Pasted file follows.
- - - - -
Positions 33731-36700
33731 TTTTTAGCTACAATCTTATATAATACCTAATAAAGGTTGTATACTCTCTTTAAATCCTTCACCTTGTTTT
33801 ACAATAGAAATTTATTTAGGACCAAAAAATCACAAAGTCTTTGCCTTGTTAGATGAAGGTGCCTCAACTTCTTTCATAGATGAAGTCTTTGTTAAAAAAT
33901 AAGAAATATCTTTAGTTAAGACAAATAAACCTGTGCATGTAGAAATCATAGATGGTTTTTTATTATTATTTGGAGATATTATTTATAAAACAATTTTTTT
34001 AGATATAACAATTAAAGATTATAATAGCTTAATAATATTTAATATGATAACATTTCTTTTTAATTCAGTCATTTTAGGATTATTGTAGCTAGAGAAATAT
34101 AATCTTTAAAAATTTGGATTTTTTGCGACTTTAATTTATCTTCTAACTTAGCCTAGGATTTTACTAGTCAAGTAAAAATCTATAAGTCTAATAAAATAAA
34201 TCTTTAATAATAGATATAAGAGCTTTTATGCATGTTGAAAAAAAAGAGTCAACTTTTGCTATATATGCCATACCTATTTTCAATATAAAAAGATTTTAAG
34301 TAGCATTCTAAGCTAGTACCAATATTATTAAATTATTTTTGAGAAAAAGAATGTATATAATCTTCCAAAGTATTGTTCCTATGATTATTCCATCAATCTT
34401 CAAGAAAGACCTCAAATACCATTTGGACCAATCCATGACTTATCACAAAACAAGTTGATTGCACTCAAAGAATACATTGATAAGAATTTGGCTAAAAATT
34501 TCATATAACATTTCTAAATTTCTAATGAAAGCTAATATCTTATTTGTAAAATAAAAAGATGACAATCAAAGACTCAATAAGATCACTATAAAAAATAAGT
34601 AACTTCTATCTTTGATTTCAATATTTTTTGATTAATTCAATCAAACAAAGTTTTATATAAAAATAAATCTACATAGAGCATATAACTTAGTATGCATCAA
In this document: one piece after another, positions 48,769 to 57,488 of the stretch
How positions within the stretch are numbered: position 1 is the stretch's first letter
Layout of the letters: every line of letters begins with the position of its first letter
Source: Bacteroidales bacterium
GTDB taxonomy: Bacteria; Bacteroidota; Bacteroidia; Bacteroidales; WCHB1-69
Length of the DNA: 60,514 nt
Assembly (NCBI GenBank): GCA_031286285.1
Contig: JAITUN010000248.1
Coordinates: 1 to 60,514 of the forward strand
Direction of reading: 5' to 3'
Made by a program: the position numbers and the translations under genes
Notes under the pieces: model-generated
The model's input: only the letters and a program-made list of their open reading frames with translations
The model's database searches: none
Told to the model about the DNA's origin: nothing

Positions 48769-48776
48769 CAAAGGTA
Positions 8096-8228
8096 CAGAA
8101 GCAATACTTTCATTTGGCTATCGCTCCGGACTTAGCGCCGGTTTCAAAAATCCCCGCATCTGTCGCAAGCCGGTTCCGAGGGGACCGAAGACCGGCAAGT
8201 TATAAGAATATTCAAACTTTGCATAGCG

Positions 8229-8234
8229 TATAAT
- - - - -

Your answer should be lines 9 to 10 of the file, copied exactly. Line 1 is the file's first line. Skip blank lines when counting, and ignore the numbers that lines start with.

34401 CAAGAAAGACCTCAAATACCATTTGGACCAATCCATGACTTATCACAAAACAAGTTGATTGCACTCAAAGAATACATTGATAAGAATTTGGCTAAAAATT
34501 TCATATAACATTTCTAAATTTCTAATGAAAGCTAATATCTTATTTGTAAAATAAAAAGATGACAATCAAAGACTCAATAAGATCACTATAAAAAATAAGT